Temple of Minerva, Assisi

Roman Site in Assisi

Temple.of.Minerva Assissi
CC BY-SA 3.0 / Georges Jansoone

The Temple of Minerva in Assisi, Italy, is an ancient Roman structure that now serves as the church of Santa Maria sopra Minerva, constructed in 1539 and later renovated in Baroque style in the 17th century.

Dating back to the 1st century BC, the temple was commissioned by Gnaeus Caesius and Titus Caesius Priscus, two of the city’s quattuorviri who financed its construction. Though originally attributed to the goddess Minerva due to the discovery of a female statue, evidence suggests it may have been dedicated to the male demi-god Hercules. Throughout the Middle Ages, the temple was repurposed as a tribunal and jail, as depicted in one of Giotto’s frescoes in the St. Francis Basilica.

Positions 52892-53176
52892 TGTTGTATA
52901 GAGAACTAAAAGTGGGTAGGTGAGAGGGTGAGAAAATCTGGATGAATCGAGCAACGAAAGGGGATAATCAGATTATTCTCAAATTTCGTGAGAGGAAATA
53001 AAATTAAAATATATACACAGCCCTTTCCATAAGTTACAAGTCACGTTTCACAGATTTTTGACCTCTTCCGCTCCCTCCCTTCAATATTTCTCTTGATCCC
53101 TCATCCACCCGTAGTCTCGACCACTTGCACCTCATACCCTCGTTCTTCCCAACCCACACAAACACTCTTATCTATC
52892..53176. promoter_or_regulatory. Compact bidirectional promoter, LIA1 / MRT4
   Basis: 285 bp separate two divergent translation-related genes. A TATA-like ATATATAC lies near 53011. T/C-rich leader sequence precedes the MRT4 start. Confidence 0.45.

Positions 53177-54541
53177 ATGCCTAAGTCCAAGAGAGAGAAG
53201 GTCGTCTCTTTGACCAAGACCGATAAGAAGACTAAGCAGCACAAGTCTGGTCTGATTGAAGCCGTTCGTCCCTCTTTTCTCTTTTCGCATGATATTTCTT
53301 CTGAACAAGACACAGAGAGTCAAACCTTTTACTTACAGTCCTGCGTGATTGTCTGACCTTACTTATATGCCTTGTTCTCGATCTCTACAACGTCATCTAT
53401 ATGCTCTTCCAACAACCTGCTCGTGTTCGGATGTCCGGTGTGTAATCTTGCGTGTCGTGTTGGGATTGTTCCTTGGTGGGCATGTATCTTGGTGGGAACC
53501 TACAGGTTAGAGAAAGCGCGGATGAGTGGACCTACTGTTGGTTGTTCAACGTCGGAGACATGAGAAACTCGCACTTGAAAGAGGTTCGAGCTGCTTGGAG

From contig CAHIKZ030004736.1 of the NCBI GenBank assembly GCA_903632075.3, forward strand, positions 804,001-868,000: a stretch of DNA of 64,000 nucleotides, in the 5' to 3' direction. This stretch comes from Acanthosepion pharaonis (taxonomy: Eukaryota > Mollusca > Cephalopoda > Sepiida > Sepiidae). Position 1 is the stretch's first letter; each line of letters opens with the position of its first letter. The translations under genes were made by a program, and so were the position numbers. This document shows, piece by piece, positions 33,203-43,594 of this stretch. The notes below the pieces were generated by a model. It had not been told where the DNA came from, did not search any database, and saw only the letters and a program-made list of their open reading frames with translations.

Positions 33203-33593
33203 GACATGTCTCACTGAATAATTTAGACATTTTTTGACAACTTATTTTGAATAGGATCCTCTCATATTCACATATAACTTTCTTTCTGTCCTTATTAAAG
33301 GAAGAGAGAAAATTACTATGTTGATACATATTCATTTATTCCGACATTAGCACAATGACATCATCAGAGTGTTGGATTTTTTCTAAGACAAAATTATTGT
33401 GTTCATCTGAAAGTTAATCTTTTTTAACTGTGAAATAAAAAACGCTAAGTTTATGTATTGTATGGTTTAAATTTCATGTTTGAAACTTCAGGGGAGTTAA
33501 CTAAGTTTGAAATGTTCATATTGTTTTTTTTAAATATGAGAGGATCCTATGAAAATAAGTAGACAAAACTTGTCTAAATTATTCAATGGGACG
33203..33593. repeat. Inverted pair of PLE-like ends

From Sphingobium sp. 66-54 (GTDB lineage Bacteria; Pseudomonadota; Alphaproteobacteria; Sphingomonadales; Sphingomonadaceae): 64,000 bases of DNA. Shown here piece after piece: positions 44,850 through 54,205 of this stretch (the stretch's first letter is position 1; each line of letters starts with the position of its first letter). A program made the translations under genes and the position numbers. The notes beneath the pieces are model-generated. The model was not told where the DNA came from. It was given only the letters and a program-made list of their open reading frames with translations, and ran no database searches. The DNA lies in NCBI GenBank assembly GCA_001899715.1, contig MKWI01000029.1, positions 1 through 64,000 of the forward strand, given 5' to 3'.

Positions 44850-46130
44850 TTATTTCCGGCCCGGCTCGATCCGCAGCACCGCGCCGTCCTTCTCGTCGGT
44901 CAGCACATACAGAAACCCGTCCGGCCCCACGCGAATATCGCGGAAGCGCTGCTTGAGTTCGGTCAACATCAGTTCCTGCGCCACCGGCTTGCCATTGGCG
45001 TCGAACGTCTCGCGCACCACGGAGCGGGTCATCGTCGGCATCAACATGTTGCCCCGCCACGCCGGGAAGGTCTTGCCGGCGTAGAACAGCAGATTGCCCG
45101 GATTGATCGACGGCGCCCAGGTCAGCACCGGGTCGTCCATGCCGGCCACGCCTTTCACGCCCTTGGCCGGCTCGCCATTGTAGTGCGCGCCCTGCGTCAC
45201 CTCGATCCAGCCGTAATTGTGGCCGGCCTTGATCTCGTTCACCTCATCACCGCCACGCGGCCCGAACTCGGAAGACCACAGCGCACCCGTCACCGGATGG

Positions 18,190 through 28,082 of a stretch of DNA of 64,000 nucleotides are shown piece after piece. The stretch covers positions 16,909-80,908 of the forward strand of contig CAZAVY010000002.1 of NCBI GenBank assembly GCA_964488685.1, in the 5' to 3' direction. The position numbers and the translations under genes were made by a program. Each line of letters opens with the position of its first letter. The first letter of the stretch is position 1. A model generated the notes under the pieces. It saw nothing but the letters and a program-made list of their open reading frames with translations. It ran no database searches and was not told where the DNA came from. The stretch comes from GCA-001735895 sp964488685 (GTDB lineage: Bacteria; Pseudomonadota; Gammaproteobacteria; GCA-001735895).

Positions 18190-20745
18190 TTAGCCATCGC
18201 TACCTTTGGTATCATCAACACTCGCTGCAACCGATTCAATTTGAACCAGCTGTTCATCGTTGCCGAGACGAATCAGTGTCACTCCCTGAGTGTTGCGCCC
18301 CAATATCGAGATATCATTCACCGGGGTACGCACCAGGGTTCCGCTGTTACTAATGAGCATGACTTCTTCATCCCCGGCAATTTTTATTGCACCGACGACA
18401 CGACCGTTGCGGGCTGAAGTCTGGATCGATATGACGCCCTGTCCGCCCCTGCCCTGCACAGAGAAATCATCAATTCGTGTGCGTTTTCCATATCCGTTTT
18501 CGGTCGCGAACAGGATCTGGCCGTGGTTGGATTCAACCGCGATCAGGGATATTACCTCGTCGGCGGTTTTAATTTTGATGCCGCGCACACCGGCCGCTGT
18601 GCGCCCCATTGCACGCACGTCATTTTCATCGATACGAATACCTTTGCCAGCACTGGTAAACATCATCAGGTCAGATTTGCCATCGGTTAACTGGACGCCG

Today, the temple’s fa├žade remains intact, featuring six Corinthian columns supporting an architrave and a small pediment. While the cella was demolished during the church’s construction in the 16th century, a portion of the temple was uncovered near the altar in the 20th century.

Renowned poet Goethe visited and admired the Temple of Minerva during his travels in Italy in 1786, noting it as the first well-preserved ancient structure he encountered.


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Visiting Temple of Minerva, Assisi

Address: Temple of Minerva, Piazza del Comune, Assisi, Province of Perugia, Italy
Duration: 20 minutes

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